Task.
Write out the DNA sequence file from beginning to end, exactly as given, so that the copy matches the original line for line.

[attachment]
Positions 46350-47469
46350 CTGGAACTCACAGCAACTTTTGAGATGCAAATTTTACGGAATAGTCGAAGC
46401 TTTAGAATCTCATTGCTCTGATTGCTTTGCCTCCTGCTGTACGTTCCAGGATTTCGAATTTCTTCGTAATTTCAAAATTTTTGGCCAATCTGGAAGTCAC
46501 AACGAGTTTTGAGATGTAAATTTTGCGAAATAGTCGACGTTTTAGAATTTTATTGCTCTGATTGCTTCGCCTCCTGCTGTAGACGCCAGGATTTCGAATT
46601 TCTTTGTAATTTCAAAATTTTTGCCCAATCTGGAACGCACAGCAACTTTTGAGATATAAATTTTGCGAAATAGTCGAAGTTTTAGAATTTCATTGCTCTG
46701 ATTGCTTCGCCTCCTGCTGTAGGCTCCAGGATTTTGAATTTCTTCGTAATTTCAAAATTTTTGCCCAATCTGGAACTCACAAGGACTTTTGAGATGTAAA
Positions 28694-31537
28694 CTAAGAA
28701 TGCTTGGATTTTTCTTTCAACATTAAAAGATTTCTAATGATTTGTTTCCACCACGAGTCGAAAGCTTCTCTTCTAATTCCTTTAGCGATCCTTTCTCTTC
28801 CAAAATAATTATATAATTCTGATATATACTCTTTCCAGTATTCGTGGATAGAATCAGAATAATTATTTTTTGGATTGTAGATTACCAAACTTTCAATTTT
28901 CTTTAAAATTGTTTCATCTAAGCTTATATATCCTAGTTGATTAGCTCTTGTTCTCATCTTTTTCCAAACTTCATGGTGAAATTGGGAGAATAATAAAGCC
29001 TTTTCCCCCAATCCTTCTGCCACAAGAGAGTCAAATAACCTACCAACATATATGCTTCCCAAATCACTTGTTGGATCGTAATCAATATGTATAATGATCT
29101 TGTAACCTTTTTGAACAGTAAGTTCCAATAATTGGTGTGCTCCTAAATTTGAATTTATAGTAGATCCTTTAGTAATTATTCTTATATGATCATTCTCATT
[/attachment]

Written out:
Positions 46350-47469
46350 CTGGAACTCACAGCAACTTTTGAGATGCAAATTTTACGGAATAGTCGAAGC
46401 TTTAGAATCTCATTGCTCTGATTGCTTTGCCTCCTGCTGTACGTTCCAGGATTTCGAATTTCTTCGTAATTTCAAAATTTTTGGCCAATCTGGAAGTCAC
46501 AACGAGTTTTGAGATGTAAATTTTGCGAAATAGTCGACGTTTTAGAATTTTATTGCTCTGATTGCTTCGCCTCCTGCTGTAGACGCCAGGATTTCGAATT
46601 TCTTTGTAATTTCAAAATTTTTGCCCAATCTGGAACGCACAGCAACTTTTGAGATATAAATTTTGCGAAATAGTCGAAGTTTTAGAATTTCATTGCTCTG
46701 ATTGCTTCGCCTCCTGCTGTAGGCTCCAGGATTTTGAATTTCTTCGTAATTTCAAAATTTTTGCCCAATCTGGAACTCACAAGGACTTTTGAGATGTAAA
Positions 28694-31537
28694 CTAAGAA
28701 TGCTTGGATTTTTCTTTCAACATTAAAAGATTTCTAATGATTTGTTTCCACCACGAGTCGAAAGCTTCTCTTCTAATTCCTTTAGCGATCCTTTCTCTTC
28801 CAAAATAATTATATAATTCTGATATATACTCTTTCCAGTATTCGTGGATAGAATCAGAATAATTATTTTTTGGATTGTAGATTACCAAACTTTCAATTTT
28901 CTTTAAAATTGTTTCATCTAAGCTTATATATCCTAGTTGATTAGCTCTTGTTCTCATCTTTTTCCAAACTTCATGGTGAAATTGGGAGAATAATAAAGCC
29001 TTTTCCCCCAATCCTTCTGCCACAAGAGAGTCAAATAACCTACCAACATATATGCTTCCCAAATCACTTGTTGGATCGTAATCAATATGTATAATGATCT
29101 TGTAACCTTTTTGAACAGTAAGTTCCAATAATTGGTGTGCTCCTAAATTTGAATTTATAGTAGATCCTTTAGTAATTATTCTTATATGATCATTCTCATT